More of an Austin guy
Obama snubs Houston (Not Perry): Education focus makes it particularly galling
Sure, it's just a quick fly-by with a couple Democratic fundraisers in Austin and Dallas. But President Obama's rare trip to Texas is already fraught with drama.
Bill White, the Democratic candidate for governor, will be conspicuous for his absence from any presidential events, as he spends the day campaigning in West Texas.
But Gov. Rick Perry, one of Obama's most outspoken critics on everything from health care to energy policy, took the opportunity to meet the president at the Austin airport to talk about "border concerns." Perry also pulled an Aaliyah and gifted Obama with a four-page letter about the issue.
Obama is not spending the entire day with rich supporters and well-coiffed governors, though. He'll be making a speech on education at the University of Texas at 2 p.m. (Watch it live here.)
We know that in campaign season there's much to be said for going wherever the money is. But although Obama certainly has great memories at UT — the crowd of 20,000 that came out to see him in 2007 was one of the earliest markers of the enthusiasm for his campaign — if he wanted to take the message of education to a community that needs it, he should have hit Houston.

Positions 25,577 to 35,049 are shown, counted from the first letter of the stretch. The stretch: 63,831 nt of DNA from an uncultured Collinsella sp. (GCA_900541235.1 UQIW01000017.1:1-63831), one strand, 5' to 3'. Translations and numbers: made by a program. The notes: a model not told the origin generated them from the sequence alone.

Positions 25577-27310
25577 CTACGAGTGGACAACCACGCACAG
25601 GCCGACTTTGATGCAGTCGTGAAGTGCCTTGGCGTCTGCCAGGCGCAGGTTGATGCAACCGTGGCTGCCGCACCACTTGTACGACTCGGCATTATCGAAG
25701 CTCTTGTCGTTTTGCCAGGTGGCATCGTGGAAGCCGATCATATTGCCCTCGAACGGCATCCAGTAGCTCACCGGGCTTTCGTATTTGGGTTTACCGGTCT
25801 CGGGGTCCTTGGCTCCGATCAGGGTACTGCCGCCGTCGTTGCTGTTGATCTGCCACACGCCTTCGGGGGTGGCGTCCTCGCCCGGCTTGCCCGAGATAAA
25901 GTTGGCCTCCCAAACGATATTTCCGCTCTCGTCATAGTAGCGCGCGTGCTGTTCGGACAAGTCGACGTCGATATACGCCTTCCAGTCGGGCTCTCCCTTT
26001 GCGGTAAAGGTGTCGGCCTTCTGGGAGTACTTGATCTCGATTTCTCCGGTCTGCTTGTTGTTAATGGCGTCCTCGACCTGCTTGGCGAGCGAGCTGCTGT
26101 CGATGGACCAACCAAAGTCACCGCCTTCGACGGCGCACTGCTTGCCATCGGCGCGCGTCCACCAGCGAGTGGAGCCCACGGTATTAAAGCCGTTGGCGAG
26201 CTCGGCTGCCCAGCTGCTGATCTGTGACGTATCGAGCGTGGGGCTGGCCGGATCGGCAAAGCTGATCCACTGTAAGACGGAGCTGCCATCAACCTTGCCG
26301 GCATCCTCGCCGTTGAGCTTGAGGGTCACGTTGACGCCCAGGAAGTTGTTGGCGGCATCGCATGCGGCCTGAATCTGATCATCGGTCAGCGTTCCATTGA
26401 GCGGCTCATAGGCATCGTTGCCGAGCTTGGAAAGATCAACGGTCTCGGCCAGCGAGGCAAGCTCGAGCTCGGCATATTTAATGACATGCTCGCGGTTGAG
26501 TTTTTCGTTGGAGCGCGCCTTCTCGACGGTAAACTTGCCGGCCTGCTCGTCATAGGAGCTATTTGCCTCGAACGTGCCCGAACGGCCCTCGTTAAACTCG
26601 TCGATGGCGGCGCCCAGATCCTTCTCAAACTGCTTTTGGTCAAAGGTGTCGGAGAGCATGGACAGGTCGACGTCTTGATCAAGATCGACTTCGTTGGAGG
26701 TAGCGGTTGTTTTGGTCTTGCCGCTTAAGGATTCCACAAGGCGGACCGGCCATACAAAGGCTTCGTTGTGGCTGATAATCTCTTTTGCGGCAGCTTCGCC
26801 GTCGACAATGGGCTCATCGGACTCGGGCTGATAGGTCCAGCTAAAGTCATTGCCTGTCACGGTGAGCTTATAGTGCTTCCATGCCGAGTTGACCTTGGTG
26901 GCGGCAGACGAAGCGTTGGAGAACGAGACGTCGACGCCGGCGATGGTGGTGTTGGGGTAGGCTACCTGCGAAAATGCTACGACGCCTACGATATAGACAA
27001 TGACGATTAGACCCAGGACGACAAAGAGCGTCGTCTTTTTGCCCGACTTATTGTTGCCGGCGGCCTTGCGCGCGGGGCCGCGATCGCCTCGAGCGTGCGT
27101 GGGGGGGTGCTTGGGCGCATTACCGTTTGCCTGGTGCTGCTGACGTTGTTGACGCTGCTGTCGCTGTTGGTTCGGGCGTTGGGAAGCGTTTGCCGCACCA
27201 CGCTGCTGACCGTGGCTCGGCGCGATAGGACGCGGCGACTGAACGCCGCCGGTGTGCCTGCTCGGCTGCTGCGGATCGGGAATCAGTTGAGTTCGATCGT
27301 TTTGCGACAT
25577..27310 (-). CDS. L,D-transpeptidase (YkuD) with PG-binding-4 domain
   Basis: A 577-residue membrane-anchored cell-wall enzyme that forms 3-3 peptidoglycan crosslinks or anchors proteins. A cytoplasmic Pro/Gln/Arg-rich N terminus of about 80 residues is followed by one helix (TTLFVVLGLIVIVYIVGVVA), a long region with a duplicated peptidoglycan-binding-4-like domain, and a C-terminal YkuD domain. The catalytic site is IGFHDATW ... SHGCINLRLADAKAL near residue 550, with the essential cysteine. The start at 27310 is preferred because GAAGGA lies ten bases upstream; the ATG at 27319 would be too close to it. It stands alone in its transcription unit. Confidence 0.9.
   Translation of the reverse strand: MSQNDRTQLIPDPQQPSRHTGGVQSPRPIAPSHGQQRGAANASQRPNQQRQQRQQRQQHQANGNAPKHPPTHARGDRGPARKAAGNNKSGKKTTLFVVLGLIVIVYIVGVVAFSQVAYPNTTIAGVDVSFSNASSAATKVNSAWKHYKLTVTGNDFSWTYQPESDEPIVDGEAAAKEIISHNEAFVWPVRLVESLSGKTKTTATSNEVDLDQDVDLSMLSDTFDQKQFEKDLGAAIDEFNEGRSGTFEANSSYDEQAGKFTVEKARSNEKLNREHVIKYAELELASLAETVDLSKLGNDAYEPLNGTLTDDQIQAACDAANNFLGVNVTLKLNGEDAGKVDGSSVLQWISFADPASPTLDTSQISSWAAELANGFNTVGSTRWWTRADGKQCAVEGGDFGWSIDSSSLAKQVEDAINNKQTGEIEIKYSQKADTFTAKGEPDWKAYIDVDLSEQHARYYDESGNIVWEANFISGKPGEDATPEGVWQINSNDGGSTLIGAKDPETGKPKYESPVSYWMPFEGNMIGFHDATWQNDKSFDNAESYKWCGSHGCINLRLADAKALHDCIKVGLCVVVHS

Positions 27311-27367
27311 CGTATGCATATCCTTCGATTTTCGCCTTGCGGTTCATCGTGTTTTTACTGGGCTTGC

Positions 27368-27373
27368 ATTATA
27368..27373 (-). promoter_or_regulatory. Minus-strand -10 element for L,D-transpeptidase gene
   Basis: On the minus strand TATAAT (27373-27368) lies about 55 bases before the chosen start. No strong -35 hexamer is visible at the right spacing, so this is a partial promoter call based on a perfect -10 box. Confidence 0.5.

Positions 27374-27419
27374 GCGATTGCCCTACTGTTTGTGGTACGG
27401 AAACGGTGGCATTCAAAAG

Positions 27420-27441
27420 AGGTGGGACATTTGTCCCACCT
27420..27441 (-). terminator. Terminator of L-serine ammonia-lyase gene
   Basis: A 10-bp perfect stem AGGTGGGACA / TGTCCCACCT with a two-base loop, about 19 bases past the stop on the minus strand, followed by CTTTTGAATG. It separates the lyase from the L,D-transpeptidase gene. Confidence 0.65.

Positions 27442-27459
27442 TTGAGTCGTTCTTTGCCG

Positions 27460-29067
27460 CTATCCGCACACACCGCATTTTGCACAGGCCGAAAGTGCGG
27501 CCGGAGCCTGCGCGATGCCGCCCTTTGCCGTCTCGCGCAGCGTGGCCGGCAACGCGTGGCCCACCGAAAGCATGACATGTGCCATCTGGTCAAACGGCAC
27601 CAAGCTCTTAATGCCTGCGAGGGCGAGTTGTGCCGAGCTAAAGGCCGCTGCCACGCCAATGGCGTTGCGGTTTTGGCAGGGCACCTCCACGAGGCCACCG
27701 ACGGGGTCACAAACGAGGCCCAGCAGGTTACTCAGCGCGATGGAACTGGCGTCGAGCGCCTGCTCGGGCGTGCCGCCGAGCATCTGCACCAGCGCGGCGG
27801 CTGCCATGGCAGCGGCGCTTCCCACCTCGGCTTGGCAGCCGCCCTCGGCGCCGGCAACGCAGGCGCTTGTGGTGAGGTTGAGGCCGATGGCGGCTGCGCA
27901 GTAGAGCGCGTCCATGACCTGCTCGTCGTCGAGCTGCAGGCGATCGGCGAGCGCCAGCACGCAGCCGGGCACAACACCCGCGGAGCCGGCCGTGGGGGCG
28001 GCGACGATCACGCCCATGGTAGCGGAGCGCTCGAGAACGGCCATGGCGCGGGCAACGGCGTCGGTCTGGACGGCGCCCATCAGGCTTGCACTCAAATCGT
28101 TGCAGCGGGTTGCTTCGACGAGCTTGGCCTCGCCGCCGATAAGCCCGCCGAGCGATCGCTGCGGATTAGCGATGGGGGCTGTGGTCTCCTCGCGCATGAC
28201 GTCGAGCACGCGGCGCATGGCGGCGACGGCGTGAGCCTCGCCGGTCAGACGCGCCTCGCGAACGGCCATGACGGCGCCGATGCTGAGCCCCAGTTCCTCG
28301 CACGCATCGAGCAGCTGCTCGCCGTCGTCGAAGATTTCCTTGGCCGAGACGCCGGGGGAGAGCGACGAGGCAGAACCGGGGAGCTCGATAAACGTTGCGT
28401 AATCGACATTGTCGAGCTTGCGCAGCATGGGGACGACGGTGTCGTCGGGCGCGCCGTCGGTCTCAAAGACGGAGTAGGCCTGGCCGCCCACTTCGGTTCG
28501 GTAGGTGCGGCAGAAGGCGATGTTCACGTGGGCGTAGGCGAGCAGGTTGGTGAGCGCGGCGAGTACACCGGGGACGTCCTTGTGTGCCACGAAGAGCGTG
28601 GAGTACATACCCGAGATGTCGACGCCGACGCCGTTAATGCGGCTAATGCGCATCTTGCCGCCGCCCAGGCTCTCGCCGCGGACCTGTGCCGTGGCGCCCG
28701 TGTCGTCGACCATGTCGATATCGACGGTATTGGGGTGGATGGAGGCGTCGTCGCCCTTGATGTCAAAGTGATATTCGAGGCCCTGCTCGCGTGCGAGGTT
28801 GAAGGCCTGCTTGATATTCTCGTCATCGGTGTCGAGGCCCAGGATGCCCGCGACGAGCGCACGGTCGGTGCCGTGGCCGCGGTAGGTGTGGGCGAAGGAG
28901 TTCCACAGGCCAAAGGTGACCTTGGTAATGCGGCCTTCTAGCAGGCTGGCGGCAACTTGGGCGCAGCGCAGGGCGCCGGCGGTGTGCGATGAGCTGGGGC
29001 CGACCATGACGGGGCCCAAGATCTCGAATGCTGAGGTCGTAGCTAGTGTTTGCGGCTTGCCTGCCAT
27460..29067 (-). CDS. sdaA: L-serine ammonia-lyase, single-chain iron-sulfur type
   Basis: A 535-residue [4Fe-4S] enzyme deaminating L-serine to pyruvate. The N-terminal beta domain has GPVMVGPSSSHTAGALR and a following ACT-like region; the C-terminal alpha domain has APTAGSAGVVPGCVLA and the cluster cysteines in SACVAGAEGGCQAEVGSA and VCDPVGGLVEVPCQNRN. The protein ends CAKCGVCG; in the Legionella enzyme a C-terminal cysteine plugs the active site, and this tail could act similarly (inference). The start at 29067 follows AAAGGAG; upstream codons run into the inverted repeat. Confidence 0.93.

Only 18 percent of young adults in Houston have a college degree, a far cry from the national average of 40 percent and the Texas average of 31 percent.
Why tell Austinites — 88.3 percent of whom have multiple degrees from UT* — about the importance of higher education in building a stronger economy? They know — tech jobs power their city.
If Obama is looking for a city that needs improvement in education (and a reason for people to question Perry's decision not to apply for new federal Race To The Top education initiative funds), Houston is a pretty obvious fit.
But hey, Obama has a busy day. The New Orleans Saints aren't going to congratulate themselves for winning the Super Bowl.
*This statistic is probably not correct, but it feels right.